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The Picture Of Dorian Grey: A Literay Analysis

1962 words - 8 pages

The novel begins in Basil Hallward's studio on a sunny summer’s day. Basil is with Henry who later meets Dorian and entrances him with his words, causing Dorian to become vain after he sees his portrait and how beautiful he is. After viewing his picture he becomes overwhelmed with grief because the portrait will always be younger than he is and hastily trades his soul to “be always young” (pg. 27). Not soon after Dorian finds himself engaged to Sibyl, a beautiful actress, only to scorn her and call it off after her dreadful performance. She commits suicide and Henry gives Dorian a book that influences him in such a way as to try and commit any sin imaginable. One night in a rage he murders Basil, but gets an old friend to clean it up. Later in the novel James Vane, Sibyls brother, almost kills Dorian in revenge but stops because he looks too young, only to be told by a prostitute that it really was him. James Vane dies while stalking Dorian and Dorian decides to start leading a life free of sin, so he stabs the painting to destroy it in order to feel free of his past life of sin. He is found the next day unrecognizable and old with a knife in his heart.

Oscar Wilde writes a complex story in a culmination of events in chronological order, though depending on which character the novel is following at the time, events may not unravel themselves as they happen. The Picture of Dorian Gray is written as a whole novel; no parts. The novel begins with a preface which gives insight into the book, and much opinion about art. With all of the death, the gruesomeness of the picture and the rotten opium hangout, the novel is given the form of a horror suspense story.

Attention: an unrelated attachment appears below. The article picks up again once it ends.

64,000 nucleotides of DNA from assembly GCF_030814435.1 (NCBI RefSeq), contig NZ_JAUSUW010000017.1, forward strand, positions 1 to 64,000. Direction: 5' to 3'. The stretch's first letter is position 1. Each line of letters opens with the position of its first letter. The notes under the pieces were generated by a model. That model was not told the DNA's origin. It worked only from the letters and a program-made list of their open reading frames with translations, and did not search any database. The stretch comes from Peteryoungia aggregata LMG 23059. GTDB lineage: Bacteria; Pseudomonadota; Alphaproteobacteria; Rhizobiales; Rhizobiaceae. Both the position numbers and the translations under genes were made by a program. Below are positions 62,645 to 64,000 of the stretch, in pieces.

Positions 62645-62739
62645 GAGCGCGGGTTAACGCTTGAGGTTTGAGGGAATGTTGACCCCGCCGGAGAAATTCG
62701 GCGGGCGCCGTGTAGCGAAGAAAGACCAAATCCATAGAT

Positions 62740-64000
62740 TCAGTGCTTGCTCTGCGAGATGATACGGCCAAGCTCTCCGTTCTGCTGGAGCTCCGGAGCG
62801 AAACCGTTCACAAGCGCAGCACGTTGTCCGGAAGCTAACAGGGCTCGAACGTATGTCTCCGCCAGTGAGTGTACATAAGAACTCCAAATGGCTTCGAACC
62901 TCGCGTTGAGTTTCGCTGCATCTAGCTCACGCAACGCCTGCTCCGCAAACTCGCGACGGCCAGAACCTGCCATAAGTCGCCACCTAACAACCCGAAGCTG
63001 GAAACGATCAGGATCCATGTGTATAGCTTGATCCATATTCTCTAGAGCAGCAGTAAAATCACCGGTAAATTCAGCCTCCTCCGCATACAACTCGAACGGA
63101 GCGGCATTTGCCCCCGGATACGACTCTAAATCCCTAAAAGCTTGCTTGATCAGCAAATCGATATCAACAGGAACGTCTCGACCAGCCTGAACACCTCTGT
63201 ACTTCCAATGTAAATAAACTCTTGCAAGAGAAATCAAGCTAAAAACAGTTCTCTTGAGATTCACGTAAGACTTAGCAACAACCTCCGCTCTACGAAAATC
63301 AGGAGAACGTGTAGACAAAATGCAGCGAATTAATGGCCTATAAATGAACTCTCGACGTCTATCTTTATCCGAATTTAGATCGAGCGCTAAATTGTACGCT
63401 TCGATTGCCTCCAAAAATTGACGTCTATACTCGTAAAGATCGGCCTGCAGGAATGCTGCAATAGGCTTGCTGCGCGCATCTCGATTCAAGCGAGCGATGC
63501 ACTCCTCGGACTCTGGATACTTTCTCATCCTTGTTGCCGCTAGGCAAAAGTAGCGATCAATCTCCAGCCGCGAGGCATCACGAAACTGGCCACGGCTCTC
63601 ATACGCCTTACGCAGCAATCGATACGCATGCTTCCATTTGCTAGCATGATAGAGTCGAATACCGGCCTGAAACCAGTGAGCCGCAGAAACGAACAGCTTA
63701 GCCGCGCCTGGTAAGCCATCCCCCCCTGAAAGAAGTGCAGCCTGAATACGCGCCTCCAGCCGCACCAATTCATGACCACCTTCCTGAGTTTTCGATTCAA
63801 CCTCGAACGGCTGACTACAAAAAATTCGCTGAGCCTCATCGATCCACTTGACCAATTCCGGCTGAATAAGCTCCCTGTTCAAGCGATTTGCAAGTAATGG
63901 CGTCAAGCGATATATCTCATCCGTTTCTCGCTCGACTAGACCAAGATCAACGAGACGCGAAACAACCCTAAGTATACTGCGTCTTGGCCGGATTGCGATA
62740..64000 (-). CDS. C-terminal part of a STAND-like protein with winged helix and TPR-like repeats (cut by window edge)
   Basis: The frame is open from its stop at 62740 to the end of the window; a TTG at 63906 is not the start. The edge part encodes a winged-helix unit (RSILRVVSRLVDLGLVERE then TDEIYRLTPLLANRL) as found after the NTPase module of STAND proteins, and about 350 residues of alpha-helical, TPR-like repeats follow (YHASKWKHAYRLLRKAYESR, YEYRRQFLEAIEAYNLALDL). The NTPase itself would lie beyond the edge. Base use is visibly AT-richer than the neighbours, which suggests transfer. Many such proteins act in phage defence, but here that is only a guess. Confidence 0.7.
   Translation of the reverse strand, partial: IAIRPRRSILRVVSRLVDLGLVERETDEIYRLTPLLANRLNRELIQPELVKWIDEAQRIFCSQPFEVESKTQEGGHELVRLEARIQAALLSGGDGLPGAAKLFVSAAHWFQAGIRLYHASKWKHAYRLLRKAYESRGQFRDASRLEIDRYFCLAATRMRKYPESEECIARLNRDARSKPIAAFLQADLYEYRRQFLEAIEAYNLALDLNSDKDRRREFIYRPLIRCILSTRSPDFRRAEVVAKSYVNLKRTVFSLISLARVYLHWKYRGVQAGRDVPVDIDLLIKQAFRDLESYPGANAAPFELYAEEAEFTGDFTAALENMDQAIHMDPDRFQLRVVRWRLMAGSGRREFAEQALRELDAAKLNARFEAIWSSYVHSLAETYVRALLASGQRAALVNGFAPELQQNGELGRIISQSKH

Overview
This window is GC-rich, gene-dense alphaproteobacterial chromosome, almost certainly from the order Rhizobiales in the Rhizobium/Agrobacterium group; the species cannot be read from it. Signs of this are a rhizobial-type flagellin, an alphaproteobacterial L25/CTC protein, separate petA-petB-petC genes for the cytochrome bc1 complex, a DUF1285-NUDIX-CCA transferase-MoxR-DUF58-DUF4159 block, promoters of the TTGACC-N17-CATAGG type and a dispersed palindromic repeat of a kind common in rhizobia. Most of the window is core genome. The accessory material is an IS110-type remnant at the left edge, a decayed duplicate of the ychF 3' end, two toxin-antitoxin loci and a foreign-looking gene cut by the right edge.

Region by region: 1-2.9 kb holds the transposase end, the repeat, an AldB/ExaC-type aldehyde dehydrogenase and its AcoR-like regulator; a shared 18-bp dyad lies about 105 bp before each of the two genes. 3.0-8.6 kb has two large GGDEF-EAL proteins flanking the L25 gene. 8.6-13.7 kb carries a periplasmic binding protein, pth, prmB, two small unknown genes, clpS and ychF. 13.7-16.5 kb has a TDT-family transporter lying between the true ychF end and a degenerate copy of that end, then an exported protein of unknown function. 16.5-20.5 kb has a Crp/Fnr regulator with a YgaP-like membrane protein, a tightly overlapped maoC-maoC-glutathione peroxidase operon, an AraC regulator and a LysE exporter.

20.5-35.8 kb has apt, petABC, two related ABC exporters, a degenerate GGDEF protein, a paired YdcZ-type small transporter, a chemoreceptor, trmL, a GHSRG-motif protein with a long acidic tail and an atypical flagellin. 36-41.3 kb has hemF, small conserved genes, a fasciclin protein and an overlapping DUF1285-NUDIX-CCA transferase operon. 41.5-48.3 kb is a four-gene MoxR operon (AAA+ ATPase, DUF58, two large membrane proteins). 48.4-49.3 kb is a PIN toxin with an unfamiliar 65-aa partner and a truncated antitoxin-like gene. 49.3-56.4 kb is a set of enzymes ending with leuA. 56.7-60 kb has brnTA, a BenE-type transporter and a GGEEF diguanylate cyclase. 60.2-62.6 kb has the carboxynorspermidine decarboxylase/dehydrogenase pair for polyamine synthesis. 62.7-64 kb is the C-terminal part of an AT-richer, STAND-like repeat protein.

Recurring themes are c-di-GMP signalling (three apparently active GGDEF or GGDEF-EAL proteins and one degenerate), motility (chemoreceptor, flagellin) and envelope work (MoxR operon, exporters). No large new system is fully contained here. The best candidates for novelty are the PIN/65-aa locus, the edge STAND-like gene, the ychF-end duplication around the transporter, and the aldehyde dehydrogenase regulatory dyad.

Point of view/ Perspective:
Wilde writes The Picture of Dorian Gray in a third person point of view, following Lord Henry, Dorian Gray, and Sibyl Vane, etc. The reader never knows who is narrating the story, just trusts blindly that the information they are being given is correct. The way information is given to the reader is very unbiased until they intercept the actions, feelings, and thoughts of the character made available. When the story follows a certain character the reader follows the development of their thoughts. Important ideas, such as Dorian’s idea to trade his soul for eternal youth and beauty, are done verbally. Most of Henry's important ideas came to pass through conversation and wittingly impressing his philosophies onto Dorian. Most of the important ideas that changed Dorian came from Henry.
The story mainly stays concentrated on following Dorian’s actions and thoughts, but does stray somewhat in order for the reader to have a fuller understanding of the situation at hand and to perhaps gain sympathies for the different characters. Wilde does an excellent job of allowing his characters to tell the story. What isn't told to the reader, he either fills them in through the thoughts of the characters or purposefully leaves...

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